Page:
The Peculiar Case of Charles “Sonny” Lee Guy III
“Last night as I lay sleeping I dreamed a dream so fair,” croons a young Charles Lee Guy III. “I dreamed I left this prison, started life anew…”
“It was only a dream,” the chorus cuts in.
True to its title, The Prisoner’s Dream was recorded in the auditorium of the California prison where the 24-year-old singer was serving an indeterminate sentence for involuntary manslaughter.
The landscape of Los Angeles is imbued with famous homicides. There is also the uncanny tenor of Hollywood, which tinges the stories of peculiar people who lived, died, and killed in the surrounding area. In these tales, fame and violence often coexist in a queasy tension fitting to the sunny, ostensibly season-less showbiz capital.
Six odd years before his country music debut, Charles “Sonny” Lee Guy III found himself at the center of a salacious Santa Monica murder trial.
On August 15, 1957, the 19-year-old confessed to shooting his mother’s boyfriend, ad-man Guy F. Roberts at the Bluebird Motel.
“I don’t know why I did it. I was very fond of him,” he allegedly told Santa Monica Police Detective Ward Bell, hours after he and his mother Nina Angus were taken into custody. Sonny directed police officers to Ocean Park Pier, where they salvaged two guns, a briefcase and clothing from the water.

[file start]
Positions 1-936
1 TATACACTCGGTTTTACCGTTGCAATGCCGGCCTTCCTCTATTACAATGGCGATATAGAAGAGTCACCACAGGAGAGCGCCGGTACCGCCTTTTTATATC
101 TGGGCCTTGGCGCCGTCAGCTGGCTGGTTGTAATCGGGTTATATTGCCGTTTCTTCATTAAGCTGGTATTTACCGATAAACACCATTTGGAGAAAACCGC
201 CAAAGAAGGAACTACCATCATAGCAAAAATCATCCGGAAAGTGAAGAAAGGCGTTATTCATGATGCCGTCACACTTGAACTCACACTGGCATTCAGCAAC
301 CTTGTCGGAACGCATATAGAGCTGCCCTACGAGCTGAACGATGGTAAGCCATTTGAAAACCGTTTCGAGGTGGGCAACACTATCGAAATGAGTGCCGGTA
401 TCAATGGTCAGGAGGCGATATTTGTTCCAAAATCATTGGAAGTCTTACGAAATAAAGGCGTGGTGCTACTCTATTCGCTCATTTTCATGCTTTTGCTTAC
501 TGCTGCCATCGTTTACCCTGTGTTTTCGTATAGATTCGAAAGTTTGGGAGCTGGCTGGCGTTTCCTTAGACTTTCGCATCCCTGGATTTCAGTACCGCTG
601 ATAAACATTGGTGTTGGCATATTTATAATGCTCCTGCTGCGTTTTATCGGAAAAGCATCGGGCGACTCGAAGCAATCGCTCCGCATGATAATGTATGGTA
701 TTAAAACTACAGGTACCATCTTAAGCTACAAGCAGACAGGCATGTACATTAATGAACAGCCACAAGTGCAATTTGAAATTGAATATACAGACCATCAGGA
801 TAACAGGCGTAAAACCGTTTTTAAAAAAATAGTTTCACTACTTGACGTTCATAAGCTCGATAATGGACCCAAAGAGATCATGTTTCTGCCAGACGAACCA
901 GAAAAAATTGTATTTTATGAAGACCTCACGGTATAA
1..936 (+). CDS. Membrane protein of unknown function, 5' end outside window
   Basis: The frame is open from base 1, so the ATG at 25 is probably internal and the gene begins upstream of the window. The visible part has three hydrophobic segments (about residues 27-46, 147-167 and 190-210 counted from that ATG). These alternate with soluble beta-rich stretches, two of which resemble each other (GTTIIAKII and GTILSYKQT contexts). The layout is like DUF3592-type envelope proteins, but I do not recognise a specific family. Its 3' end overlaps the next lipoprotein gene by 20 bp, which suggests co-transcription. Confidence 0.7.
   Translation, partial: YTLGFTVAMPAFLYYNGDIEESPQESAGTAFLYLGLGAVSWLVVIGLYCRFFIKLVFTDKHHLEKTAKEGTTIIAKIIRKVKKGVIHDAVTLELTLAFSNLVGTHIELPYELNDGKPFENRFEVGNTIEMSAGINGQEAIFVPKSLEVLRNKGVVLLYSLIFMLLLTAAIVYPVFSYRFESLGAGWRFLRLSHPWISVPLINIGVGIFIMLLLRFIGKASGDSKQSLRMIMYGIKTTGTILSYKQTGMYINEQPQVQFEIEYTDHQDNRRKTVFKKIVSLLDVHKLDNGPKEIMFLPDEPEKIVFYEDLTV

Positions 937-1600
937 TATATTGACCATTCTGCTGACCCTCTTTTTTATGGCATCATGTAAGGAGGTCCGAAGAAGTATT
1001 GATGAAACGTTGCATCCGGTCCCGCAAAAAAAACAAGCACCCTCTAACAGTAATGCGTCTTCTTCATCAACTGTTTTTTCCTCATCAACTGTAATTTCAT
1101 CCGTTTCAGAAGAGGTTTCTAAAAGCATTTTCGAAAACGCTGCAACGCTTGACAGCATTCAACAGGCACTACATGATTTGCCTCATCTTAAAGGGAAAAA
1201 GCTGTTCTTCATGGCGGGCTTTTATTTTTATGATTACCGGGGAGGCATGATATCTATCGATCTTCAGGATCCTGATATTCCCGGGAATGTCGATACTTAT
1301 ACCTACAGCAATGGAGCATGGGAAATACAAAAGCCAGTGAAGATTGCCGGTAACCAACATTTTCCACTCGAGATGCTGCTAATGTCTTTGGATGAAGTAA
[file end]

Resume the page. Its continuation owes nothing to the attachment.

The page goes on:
On August 20, he abruptly repudiated the signed confession. His estranged father, North Carolina attorney Charles Lee Guy, Jr., had just arrived in California to defend him in court.
In the weeks leading up to her would-be-husband’s death, Nina Angus was embroiled in a precarious love triangle — living simultaneously with Roberts and local lounge pianist Billy Miles. To make matters worse, the two men knew one another.
The night leading up to the murder was a raucous family affair. By his account, Sonny drank copiously throughout the afternoon and into the evening. Around 9:30 pm, his mother’s fiancé fell asleep at the Bluebird, and Nina and Sonny set out in Roberts’ 1956 DeSoto.
The pair cruised around West Los Angeles, making pit stops at various bars in the area. They ended up at a jazz club called the Flame Room, where Miles was booked to play a set. Sonny said his mother planned to break things off. “The reason I went with my mother was to protect her from Miles,” he told detectives. “He had broken her nose once and I didn't know what he would do when she told him she was going to marry Roberts."
Nina’s paramour arrived shortly after they did and told Sonny to “get lost.” He begrudgingly complied, and headed back to the motel to return the car. Speaking to two court-appointed psychologists, he claimed to down a few more drinks at the Bluebird, blackout, and wake up to find his would-be stepfather dead. He described disposing of the evidence in a liquored panic before returning to Miles’ Ocean Park residence.
At 3:30 am, police officers arrived at the pianist’s house, where they took Sonny and Nina into custody. Detective Robert Holborow claimed the teenager said, "I don't understand why I killed him. It should have been Miles."
Familial melodrama continued to unfurl in the courtroom in the fall and winter months of 1957. Lee Guy Jr. staunchly defended his son, and two additional father figures came out of the woodwork. Nina’s second and third husbands, John Angus, and Fred Austin, both testified on behalf of their former stepson.